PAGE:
I crossed the side street in the opposite direction. That’s when I heard them—a gang of blond-haired, blue-eyed youths laughing raucously, coming down the side street behind me. I quickened my steps. They were calling to me, following me, gaining on me. I broke out into a run. Sweat drenched my blouse despite the coolness of the day. I could hear them behind me, their laughter now turned to curses and catcalls. A bus passed me and pulled over to the bus stop some twenty meters in front of me. The gang was right behind me, running fast. I sprinted with all my might, and leaped onto the bus just as it started to pull away from the curb.
Only when the bus had closed its door and picked up speed with me safely inside, did I turn around to look. The street was empty.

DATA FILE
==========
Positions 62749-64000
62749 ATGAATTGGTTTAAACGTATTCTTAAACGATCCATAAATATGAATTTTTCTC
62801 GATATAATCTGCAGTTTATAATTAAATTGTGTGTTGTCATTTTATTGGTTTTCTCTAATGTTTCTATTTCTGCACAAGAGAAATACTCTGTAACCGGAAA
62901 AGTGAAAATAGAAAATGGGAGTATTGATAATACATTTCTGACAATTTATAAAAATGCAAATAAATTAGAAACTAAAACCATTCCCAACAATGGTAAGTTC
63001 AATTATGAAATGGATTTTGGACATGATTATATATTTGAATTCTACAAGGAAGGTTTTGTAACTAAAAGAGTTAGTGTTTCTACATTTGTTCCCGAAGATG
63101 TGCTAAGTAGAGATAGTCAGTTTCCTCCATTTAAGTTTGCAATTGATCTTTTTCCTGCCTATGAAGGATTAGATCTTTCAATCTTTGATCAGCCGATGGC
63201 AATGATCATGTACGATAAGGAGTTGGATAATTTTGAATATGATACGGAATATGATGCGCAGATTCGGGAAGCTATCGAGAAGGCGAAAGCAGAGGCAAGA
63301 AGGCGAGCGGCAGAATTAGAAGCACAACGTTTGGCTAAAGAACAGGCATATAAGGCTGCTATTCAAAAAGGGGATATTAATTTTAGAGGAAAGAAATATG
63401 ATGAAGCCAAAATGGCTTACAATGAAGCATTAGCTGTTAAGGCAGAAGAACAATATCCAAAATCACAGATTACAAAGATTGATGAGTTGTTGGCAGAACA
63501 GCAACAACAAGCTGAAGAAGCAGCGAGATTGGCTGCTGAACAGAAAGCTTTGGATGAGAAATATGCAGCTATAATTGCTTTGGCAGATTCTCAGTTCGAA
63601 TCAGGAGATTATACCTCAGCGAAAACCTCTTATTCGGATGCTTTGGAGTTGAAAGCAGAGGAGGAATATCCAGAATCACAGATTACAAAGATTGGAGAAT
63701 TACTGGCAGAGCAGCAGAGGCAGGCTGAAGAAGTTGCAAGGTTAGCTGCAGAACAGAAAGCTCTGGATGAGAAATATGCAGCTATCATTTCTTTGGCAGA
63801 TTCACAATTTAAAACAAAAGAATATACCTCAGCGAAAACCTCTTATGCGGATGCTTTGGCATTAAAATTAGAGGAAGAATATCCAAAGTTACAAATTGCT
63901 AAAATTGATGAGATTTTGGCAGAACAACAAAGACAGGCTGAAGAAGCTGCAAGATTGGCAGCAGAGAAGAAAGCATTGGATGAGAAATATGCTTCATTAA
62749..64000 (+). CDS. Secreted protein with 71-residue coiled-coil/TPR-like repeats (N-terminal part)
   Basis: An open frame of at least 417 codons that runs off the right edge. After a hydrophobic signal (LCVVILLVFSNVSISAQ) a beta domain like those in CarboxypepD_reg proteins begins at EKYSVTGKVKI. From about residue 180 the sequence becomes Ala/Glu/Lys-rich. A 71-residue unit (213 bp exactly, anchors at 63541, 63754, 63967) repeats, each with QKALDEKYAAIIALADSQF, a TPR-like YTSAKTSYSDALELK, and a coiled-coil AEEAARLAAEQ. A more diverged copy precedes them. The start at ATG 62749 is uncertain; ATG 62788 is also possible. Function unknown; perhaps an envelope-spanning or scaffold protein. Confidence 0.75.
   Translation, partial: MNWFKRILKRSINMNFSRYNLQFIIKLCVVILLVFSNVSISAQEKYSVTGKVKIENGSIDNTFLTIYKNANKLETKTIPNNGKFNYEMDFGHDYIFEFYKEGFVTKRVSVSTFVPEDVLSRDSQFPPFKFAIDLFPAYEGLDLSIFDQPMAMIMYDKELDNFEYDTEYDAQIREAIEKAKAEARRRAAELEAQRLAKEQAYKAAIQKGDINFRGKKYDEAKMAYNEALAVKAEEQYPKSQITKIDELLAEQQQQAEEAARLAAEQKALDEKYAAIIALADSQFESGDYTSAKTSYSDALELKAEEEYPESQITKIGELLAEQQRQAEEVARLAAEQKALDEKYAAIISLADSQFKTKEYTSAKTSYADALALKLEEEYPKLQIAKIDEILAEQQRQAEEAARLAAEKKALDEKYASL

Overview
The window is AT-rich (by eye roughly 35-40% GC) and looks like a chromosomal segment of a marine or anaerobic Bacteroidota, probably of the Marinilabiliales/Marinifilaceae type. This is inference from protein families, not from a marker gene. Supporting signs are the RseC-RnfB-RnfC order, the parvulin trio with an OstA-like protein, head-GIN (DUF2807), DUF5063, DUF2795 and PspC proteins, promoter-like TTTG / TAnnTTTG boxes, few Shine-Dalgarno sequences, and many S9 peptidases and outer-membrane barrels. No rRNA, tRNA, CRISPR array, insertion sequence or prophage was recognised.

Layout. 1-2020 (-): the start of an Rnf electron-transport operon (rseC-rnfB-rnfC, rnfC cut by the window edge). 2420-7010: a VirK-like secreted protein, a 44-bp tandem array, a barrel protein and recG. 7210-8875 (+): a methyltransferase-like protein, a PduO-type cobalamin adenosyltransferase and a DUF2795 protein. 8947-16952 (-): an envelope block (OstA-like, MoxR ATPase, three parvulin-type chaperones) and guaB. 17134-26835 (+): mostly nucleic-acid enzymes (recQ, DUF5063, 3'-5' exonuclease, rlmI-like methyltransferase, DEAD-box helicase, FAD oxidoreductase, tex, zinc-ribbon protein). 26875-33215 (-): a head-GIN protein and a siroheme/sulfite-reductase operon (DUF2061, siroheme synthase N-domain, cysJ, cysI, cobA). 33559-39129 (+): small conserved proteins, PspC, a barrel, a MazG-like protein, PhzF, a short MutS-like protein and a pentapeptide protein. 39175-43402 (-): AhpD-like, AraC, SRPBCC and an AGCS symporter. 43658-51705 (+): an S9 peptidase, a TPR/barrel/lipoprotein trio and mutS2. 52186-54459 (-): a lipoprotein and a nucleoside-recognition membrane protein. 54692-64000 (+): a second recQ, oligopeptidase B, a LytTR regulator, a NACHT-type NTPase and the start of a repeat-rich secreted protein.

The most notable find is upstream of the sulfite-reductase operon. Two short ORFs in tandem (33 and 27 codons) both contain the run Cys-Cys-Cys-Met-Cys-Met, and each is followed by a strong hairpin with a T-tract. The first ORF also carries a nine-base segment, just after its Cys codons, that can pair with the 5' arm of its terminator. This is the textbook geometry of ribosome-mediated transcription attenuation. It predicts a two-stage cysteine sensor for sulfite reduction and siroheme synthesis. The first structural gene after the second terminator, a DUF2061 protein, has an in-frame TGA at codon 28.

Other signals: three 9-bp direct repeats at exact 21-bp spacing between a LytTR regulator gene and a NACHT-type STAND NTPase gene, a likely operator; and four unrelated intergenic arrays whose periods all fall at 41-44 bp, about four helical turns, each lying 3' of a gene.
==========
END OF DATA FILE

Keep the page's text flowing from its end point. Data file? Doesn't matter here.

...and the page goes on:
Rabbi Efim Svirsky is a Jerusalem-based psychotherapist who utilizes a unique psycho-spiritual method he created to help people suffering from phobias and emotional blockages. He employs Deep Relaxation, an altered state of mind in which the patient’s free will is never suspended; the patient is completely aware throughout the process and remembers everything upon returning to day-to-day function.
A Rosh Yeshiva came to Rabbi Svirsky with a strange phobia. He was afraid of showers. He explained that he was not afraid of water; he swam in the sea and in swimming pools, and took baths without fear. But any time he went to take a shower, he was gripped with fear.